The Bush administration called a deal to begin dismantling North Korea's nuclear weapons program a breakthrough, but the North's history of broken promises kept the celebrations to a minimum.
There was worry, too, that accommodation of North Korea would encourage brinksmanship by Iran or other would-be nuclear states.
The bargain among six nations gives North Korea energy, food and other aid in exchange for shuttering its main nuclear reactor.
It does not expressly require the North to give up existing weapons or testing now, and the agreement does not spell out how negotiators will resolve issues that have derailed previous pacts.
President George W Bush, who once labeled North Korea part of an "axis of evil," said the bargain is a promising first step toward getting rid of the North's nuclear weapons.
"These talks represent the best opportunity to use diplomacy to address North Korea's nuclear programs," Bush said in a cautious statement that stressed North Korea's obligations while saying little about what the United States would do.
Secretary of State Condoleezza Rice repeatedly urged patience.
"This is not the end of the story," Rice told reporters. Skepticism was wide and criticism swift, focusing on the troubled history of negotiations with the reclusive and unpredictable communist regime, and on what lessons Iran or any other countries with nuclear programs could draw.
On the right, a former top Bush aide joined conservative commentators in calling the deal naive.
Former UN Ambassador John Bolton said the agreement rewards North Korea for bad behavior while encouraging Iran to ignore international demands that it roll back its nuclear program and hold out for a better deal.
"I will be the saddest man in Washington" if Bush goes along with the agreement, Bolton told reporters.
"I think the agreement is fundamentally flawed."
At the conservative Heritage Foundation, analyst Bruce Klingner said the deal "reflects America's abandonment of several previously intractable negotiating positions".
North Korean leader Kim Jong-Il "used his characteristic mixture of military provocations, brinksmanship and crisis diplomacy to gain benefits for a return to the status quo ante and promises of future steps," Klingner said.
On the left, critics said Bush could have had the same deal years ago if he had not been so rigid in his approach to the North.
"This deal takes us back to the future," said Democratic Sen Joe Biden.
"The good news is that it freezes in place North Korea's nuclear program.
The bad news is that North Korea's program is much more dangerous to us now than it was in 2002, when President Bush rejected virtually the same deal he is now embracing."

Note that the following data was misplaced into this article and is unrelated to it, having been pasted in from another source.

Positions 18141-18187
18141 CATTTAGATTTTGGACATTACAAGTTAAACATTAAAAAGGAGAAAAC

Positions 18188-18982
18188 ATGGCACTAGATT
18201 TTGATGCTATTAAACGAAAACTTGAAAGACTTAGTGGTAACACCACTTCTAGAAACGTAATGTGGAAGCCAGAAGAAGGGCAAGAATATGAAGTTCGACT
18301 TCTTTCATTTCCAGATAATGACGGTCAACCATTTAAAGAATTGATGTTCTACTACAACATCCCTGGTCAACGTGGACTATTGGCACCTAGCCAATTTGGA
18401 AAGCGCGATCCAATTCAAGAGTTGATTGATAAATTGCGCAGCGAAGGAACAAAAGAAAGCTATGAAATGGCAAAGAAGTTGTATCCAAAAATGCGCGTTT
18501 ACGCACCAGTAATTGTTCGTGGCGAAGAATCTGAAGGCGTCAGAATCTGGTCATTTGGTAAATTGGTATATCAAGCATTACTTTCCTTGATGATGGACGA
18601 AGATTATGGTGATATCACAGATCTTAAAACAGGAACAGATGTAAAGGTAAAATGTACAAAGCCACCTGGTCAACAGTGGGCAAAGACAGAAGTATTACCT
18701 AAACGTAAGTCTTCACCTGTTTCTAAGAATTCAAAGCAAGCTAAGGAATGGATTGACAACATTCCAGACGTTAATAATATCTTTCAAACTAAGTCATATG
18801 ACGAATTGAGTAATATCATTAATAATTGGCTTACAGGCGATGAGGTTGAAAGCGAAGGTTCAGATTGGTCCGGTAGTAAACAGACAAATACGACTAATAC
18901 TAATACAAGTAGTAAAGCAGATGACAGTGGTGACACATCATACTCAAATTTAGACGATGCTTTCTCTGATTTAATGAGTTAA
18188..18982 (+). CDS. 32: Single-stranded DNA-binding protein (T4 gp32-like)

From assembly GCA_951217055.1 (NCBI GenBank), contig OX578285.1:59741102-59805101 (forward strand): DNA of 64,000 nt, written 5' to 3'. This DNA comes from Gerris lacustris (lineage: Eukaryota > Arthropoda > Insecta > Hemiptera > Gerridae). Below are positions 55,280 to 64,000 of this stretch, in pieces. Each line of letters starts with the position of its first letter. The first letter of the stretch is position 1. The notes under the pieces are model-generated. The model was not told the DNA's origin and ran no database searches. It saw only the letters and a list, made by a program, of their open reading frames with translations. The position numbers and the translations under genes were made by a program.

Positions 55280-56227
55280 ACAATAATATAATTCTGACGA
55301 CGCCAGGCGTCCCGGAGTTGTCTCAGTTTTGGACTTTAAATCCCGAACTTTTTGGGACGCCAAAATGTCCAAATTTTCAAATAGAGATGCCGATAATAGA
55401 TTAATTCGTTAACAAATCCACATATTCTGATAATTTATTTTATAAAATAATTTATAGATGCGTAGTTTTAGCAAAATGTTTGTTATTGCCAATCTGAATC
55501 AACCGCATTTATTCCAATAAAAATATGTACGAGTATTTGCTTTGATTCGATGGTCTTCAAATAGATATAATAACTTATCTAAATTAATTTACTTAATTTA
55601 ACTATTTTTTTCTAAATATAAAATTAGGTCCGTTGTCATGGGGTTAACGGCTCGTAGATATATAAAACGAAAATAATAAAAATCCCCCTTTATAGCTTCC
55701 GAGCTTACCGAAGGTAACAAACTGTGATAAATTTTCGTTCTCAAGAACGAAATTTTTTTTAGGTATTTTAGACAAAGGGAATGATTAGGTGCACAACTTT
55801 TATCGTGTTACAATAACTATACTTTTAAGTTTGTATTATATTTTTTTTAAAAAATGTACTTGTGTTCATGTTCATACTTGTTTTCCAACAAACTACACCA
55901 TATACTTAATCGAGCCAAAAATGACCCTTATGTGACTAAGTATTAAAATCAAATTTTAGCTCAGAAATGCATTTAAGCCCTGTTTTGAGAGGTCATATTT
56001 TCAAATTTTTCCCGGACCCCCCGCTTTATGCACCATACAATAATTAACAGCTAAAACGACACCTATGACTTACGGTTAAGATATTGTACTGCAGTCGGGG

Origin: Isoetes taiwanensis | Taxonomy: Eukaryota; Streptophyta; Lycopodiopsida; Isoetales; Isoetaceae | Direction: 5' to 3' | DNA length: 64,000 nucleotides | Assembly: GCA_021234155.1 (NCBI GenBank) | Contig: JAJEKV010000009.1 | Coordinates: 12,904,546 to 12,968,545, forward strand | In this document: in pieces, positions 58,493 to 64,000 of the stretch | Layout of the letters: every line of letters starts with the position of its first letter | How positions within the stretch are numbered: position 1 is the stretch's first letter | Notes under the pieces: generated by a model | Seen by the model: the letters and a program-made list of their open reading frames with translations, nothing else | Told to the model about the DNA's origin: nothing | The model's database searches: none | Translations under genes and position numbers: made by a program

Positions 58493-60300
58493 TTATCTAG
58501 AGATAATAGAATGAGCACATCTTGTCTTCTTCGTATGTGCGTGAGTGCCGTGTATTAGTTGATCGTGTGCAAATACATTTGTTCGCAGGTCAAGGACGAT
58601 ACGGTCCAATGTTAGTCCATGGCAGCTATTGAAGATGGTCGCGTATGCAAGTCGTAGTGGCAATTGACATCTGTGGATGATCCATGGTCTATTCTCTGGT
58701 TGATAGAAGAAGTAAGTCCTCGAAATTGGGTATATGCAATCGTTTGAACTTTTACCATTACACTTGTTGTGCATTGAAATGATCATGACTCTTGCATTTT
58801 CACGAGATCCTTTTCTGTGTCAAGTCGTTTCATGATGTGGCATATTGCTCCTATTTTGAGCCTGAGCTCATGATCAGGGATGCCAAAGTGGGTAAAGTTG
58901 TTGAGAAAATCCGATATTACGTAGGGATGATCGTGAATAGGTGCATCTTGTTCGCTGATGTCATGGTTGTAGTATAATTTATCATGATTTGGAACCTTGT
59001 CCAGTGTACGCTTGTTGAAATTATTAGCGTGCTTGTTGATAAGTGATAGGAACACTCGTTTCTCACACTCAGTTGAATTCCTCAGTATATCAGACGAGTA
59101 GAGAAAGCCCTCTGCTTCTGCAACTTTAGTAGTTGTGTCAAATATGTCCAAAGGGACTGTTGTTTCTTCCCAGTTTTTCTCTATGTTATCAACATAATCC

Analysts say that at the start of the Bush administration North Korea probably had enough material to build one or two weapons, and now probably could produce at least 10.
North Korea stunned the world when it set off an underground nuclear test last October, proving its claim to possess weapons.
The North also test-fired a long-range missile last summer, showing that it has the theoretical ability to deliver nuclear weapons as far as the US West Coast.
"The deal announced today essentially freezes the North Korean weapons program, but it does nothing to actually force the country's leaders to give up any of the gains they've made in recent years," Democratic Sen John Kerry said.
"Unless the Bush administration continues to engage North Korea and stays focused on working diplomatically to find long-term solutions, we are likely to be dealing with this issue again in 12 months."
The nearly 15-year history of efforts to head off North Korean nuclear weapons is best described as one step forward, two steps back.
Both Republican and Democratic administrations have struck deals that the North sidestepped, ignored or boycotted.
After the North threw out international inspectors and threatened to quit the nuclear Nonproliferation Treaty, President Bill Clinton cut a deal in 1994.
The Bush administration has said the North cheated on that deal almost from the start.
Leery of previous offers and determined not to let the North use one-on-one talks with the US as a foil, the Bush administration banded with four other nations — Russia, China, Japan and South Korea — to launch new talks in 2003.
That process lagged while the North stepped up nuclear development, and seemed all but dead when the North announced in February 2005 that it had built a weapon.
In September of that year, however, the Bush administration was hailing an agreement on paper to renounce all weapons.
That is the agreement that Pyongyang boycotted for more than a year, before six-way talks resumed last fall.
Tuesday's deal begins to put some of the September 2005 deal in force, although the North's tests and continued development of nuclear material make the stakes much higher.